Illegitimate Means, Anomie, and Deviant Behavior Author(s): Richard A. Cloward Source: American Sociological Review, Vol. 24, No. 2 (Apr., ), pp. The research paper Illegitimate Means, Anomie, and Deviant Behavior written by Richard A. Cloward can be found in American Sociological. Illegitimate Means, Anomie and Deviant Behavior. Front Cover. Richard A. Cloward. Bobbs-Merrill, – Anomy – 13 pages.

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The orderin which the elements of a theory is developed is irrelevant to the content of the theoretical model. We conclude that Merton’s typology can “As the typology of responses to anomie is intended to make clear, there are distinct kinds of behavior which, in contrast to their manifest appearance of conformity to institutionalized expectations, can be shown upon further sociological analysis to represent departures from these expectations.

Our extension of the typology, like the original, is grounded in implicit social psychological rather than sociological “laws of interaction. Theoretical models of deviant behavior which explain why and how such behavior occurs remain to be constructed. Perhaps these typologies, as componentparts, will be useful in that effort.

In this paper a third phase is outlined. As currently stated, the theory focusses on pressures toward deviant behavior arising from discrepancies between cultural goals and approved modes of access to them.

It focusses, in short, upon variations in the availability of legitimate means. One may also inquire, however, about variations in access to success-goals by illegitimate means. The latter emphasis may be detected in the work of Shaw, McKay, Sutherland, and others in the “cultural transmission” and “differential association” tradition.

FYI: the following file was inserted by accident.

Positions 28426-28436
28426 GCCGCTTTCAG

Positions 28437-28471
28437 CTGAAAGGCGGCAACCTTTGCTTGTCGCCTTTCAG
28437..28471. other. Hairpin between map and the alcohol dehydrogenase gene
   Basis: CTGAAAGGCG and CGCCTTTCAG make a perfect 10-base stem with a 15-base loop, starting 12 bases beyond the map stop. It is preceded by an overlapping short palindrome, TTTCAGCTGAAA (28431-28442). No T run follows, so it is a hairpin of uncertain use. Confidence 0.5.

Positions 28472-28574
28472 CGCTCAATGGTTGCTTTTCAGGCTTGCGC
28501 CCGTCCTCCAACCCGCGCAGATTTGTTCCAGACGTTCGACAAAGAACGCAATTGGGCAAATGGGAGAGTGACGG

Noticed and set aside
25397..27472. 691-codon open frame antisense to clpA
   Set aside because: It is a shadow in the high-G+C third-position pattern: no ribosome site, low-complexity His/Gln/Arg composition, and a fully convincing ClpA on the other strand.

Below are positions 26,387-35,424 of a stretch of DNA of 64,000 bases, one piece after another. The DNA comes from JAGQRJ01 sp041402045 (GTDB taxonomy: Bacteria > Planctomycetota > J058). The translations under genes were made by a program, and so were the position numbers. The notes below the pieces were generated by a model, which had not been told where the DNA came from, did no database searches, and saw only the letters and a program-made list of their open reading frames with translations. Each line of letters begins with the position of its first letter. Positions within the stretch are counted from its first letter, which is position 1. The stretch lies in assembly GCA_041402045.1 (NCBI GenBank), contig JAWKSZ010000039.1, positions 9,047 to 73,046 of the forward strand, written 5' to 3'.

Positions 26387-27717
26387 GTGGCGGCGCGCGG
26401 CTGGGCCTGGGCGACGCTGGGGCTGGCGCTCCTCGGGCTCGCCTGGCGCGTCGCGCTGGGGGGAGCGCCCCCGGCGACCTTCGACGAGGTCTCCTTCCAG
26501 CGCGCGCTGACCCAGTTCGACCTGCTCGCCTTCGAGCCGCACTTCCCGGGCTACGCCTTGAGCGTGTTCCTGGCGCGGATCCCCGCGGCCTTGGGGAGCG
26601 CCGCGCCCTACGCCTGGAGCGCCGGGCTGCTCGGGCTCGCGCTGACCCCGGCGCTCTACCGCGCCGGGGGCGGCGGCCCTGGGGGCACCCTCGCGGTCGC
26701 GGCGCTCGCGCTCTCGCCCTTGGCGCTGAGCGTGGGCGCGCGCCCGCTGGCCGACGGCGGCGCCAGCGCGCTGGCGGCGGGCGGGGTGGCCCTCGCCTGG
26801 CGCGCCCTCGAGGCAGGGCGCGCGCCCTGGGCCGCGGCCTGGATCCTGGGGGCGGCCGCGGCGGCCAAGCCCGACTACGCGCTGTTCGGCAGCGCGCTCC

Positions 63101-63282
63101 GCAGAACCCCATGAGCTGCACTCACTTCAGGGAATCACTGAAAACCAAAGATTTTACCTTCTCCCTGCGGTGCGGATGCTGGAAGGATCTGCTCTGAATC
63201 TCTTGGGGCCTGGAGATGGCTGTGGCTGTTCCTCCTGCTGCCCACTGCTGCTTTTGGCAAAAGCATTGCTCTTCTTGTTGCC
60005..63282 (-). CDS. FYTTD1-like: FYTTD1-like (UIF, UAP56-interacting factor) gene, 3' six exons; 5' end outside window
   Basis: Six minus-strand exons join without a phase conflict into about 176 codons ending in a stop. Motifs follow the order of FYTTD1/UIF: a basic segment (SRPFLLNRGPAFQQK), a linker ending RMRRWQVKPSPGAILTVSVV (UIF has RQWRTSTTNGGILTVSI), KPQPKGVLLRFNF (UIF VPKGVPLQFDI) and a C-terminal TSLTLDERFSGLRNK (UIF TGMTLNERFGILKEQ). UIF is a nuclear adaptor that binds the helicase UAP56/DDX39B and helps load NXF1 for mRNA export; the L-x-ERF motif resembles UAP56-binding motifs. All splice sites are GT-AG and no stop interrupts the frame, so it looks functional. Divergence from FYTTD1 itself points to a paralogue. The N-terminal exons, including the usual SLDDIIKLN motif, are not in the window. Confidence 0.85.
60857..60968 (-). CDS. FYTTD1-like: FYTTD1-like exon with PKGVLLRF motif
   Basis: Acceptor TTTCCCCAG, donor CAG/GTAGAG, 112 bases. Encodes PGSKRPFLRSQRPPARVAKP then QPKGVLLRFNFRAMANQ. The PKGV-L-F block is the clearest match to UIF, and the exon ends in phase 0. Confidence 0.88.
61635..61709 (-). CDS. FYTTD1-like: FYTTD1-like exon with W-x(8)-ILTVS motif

By taking into account differentials in access to success-goals both by legitimate and by illegitimate means, the theory of anomie may be extended to include seemingly unrelated theories of deviant behavior now contained in the traditional literature of criminology.

HIS paper I represents an attempt to consolidate two major sociological traditions of thought about the problem of deviant behavior.

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The first, exemplifiedby the work of Emile Durkheim and Robert K. Merton, may be called the anomie tradition. McKay, and Edwin H. Sutherland, may be called the “cultural transmission” and “differential deviantt tradition. For a more detailed statement see Richard A. Cloward, Social Control and Anomie: Spaulding and George Simpson, Glencoe, Ill.: Free Press, ; and Robert K.

Free Press,Chapters 4 and 5. Shaw, The Jack-Roller, Chicago: Shaw, The Natural some reciprocal borrowing of ideas, these intellectual traditions developed more or less independently. By seeking to consolidate them, a more adequate theory of deviant behavior may be constructed.